My dad thinking differently than me at my expense

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Joined: 8 Jul 2016
Age: 20
Gender: Male
Posts: 687
Location: Iowa

22 Feb 2021, 12:52 am

The other day, my dad told me that we might be going to Florida next month. I have some family who lives there. He also said "you have to promise that you don't have another issue if something happens again". He was referring to the last time we were flying back from Florida. It was the day the derecho happened in Iowa. The plane hovered around the state for a bit and then we were diverted to St. Louis, which is 4 and a half hour drive away. Basically, I was so mad about not only how unexpected it was, but how unique it was. I've known for many years that flights get delayed all the time, but nothing like what we experienced. My frustruation was also because I had believed that we would have to do something like take a rental car home. Thankfully what actually happened was that we were only at the airport for an hour and a half before they flew us the rest of the way.

I will say that after that experience, I feel like I will be able to handle unexpected situations like that in the future better, but that is not what this is about.

The one display of anger I showed was when my dad had come up to me at the airport and I had told him "this is f***ed up" in an irritated but quiet tone. Even though I've had way worse behavioral issues in my life, my dad got mad at me and was like "not one person here is as upset as you!". I thought then that he overreacted and I told him after he made that remark 2 nights ago that I was talking quietly, he was basically like "yes it was a big deal". Although, he also reminded me that I had also bitten my arm. Even then, I didn't cause a public disturbance.

Basically, he thinks of that situation much more seriously than I do. I have started to notice this pattern with him where I'm just like "what is wrong with you?". Here's a couple other examples:

The way he reacted when I told him that I had feelings for who is now my step-cousin(I had talked about her in another thread when that happened 2 months ago). As part of his strong reaction, he said that it would make everyone uncomfortable. Let's just say hypothetically that I had showed that I had feelings for her in front of her family and that, regardless of if she showed interested in me or not, they got mad at me/us. Let me put it to you all this way: they got mad at me for showing interest in a girl all because her aunt married my dad. I hope you all realize how ridiculous that is. Obviously, my dad and presumably others feel differently and it just makes no sense and that sort of thing irritates me to no end.

Another example happened on Saturday when I was having brunch at a restaurant with my dad, mom, stepmom and sister(something we do many Saturday's. I had said something and my dad just kept talking to others at the table about something else. I said what I wanted to say again. The same thing happened. This time I let him know that I wasn't happy that he was just ignoring me. He said that he was talking to someone else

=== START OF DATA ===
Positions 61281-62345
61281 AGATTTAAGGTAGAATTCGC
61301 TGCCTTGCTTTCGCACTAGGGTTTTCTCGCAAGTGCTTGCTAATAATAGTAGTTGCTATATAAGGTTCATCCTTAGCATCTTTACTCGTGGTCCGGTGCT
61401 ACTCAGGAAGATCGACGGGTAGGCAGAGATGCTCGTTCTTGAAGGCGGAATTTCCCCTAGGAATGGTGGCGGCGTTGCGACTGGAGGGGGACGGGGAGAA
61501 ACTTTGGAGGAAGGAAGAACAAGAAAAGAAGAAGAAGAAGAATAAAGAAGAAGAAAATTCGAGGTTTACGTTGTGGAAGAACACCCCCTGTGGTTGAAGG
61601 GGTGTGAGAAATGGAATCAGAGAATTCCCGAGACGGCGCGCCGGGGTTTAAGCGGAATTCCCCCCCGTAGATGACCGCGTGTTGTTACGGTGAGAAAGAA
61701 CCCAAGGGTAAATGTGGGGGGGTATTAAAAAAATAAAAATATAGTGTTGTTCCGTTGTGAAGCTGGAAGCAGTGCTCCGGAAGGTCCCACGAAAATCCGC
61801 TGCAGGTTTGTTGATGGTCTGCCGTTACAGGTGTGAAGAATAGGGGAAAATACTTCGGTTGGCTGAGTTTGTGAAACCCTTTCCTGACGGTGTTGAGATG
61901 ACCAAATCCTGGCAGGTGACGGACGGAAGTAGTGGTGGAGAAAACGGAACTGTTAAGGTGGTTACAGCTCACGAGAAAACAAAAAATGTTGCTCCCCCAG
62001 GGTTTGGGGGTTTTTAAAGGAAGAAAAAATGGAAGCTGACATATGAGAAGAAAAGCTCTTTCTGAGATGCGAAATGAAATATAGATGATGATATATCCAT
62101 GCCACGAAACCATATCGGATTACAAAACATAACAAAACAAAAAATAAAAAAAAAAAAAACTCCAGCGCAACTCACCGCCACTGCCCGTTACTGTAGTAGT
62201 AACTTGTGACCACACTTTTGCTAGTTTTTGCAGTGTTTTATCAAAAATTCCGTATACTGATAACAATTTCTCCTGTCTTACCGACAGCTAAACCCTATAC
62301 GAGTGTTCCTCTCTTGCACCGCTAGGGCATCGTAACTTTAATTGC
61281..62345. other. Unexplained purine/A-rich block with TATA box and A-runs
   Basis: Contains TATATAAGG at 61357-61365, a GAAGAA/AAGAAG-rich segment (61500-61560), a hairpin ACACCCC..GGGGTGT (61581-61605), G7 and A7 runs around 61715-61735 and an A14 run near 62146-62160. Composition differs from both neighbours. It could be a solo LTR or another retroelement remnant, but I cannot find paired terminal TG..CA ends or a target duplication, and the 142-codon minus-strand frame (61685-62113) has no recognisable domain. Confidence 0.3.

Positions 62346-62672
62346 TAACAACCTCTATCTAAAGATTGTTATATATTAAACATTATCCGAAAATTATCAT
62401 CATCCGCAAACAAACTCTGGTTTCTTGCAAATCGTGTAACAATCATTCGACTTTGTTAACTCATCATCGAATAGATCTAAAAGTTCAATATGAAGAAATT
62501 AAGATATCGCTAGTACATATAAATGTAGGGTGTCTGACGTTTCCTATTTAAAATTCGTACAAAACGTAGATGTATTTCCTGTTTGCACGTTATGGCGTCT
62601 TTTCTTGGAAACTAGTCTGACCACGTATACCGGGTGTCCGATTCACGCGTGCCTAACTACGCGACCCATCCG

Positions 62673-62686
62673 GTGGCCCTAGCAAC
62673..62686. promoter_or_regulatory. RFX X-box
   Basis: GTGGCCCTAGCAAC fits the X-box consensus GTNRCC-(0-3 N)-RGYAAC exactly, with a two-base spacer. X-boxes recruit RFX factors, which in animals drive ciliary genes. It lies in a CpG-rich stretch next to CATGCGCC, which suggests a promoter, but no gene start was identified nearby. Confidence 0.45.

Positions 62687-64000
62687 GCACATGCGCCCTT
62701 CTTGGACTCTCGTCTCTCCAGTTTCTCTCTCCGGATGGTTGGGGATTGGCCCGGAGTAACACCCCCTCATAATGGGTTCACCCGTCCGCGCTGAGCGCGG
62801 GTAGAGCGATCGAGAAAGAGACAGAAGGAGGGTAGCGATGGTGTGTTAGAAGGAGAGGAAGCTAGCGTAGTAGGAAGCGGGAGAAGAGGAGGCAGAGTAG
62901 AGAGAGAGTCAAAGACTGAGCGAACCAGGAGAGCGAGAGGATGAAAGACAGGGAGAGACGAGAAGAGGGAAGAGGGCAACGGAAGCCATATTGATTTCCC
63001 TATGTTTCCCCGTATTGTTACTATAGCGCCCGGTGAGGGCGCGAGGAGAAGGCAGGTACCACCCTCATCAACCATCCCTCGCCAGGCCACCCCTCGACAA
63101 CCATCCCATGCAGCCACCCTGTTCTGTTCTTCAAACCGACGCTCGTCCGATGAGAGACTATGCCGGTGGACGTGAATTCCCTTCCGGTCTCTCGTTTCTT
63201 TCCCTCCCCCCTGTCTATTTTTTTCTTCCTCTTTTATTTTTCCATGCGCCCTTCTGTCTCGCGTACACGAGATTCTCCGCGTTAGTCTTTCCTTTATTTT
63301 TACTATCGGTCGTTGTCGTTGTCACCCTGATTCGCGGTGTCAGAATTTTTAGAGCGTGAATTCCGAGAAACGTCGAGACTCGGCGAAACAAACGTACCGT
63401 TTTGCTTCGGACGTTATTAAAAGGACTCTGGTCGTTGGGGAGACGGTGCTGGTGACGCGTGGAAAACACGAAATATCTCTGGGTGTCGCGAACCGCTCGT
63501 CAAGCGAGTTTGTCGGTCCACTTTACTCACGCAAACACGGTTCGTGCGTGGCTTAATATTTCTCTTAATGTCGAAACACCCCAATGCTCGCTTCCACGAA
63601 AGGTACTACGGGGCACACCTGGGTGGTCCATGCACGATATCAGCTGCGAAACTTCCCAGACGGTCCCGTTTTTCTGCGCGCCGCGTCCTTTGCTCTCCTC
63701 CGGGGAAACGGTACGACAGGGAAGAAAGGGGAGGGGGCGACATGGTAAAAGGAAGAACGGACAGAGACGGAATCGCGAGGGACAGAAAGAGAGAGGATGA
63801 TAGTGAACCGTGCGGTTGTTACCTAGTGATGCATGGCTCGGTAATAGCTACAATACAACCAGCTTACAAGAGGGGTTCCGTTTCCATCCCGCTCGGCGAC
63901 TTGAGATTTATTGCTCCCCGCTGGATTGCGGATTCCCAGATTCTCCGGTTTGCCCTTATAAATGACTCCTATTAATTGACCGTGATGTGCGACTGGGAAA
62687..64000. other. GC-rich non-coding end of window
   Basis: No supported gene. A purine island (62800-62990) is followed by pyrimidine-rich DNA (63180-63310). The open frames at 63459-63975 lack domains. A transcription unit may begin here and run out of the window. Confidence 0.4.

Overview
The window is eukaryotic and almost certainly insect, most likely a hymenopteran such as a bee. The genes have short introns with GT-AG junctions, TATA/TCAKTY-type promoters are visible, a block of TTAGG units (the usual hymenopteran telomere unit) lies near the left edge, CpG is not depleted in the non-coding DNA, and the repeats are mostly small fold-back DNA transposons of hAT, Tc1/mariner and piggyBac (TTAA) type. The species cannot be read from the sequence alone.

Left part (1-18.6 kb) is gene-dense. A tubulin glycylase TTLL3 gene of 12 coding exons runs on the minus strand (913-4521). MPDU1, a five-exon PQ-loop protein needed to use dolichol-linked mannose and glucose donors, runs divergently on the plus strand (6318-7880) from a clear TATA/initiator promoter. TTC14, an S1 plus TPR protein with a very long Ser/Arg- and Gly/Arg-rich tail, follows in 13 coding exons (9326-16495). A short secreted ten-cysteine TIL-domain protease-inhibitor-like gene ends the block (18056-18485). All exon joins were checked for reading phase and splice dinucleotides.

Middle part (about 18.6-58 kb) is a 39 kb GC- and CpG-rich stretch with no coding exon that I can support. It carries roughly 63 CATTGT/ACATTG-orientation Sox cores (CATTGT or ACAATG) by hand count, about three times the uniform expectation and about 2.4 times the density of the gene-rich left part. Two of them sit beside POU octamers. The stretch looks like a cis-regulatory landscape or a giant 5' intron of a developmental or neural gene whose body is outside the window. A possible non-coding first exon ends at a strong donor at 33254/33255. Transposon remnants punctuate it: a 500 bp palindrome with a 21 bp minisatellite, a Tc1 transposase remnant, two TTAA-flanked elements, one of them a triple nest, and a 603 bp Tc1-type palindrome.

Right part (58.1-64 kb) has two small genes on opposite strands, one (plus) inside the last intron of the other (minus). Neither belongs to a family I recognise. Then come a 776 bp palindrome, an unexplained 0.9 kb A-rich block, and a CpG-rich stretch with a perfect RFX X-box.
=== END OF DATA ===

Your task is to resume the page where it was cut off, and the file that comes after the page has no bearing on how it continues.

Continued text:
"But you weren't talking when I said what I said". That's true, btw.

"Yes I was"

Oh, you dumbass. :roll:

There are numerous other examples that I could share on here, but that would make this post longer than it needs to be. It all kinda makes me feel like a misfit and "less than". Just in general, I get a more negative view on the world when people say/do things that got me like "these people are screwed in the head".


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Joined: 25 Oct 2013
Gender: Male
Posts: 617

22 Feb 2021, 8:38 am

In electronics there are analog circuits and digital ones. This can be useful to consider looking at things as black and white or in shades of gray.

It sounds like both you and your father have a digital view where things are either right or wrong. If you can cultivate an analog perspective, you might find some common ground. For example, you might ask for his perspective on if you have been getting better at managing negative surprises than when you were little.Since almost everyone learns to manage things better than when they were a child, the answer should probably be yes. This sort of question can force someone to take a larger view of things than just a particular incident.

One can also use humor such as explaining your plane diversion reaction as, "I hadn't yet seen "Planes, Trains, and Automobiles" yet so I didn't know how bad things could get."


Joined: 11 Aug 2015
Posts: 5,075

22 Feb 2021, 12:29 pm

Your dad wants you to mask better, as well as pursue relationships that don't embarrass anyone. I think you can accept that he wants this, without you necessarily providing it. At the same time, however, you do know that certain things (such as swearing and raising your voice in a public place, or biting your arm) are unlikely to go over well.

As to being different and "less than" - well, yes. You are that. I am that. All autistics are that. The best that you can do about it is create your own segment of society where you do fit in and even get to make some of the rules.



Joined: 9 Feb 2021
Age: 54
Gender: Male
Posts: 120

22 Feb 2021, 1:43 pm

Do a little research on "narcissism": if it feels like that is the case, there are some excellent strategies for coping with that type of personality.

Good luck buuuddy!



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Joined: 4 Feb 2014
Gender: Male
Posts: 73,785
Location: Queens, NYC

23 Feb 2021, 6:49 pm

Sometimes, crap just happens.....

I've had to learn that over many years.

I don't always react too well to change---but, fortunately for me, I learned to just try to "go with the flow," rather than get all pissed off. Getting pissed off doesn't solve anything.

Of course, your dad could be more sympathetic, and not act like some macho man....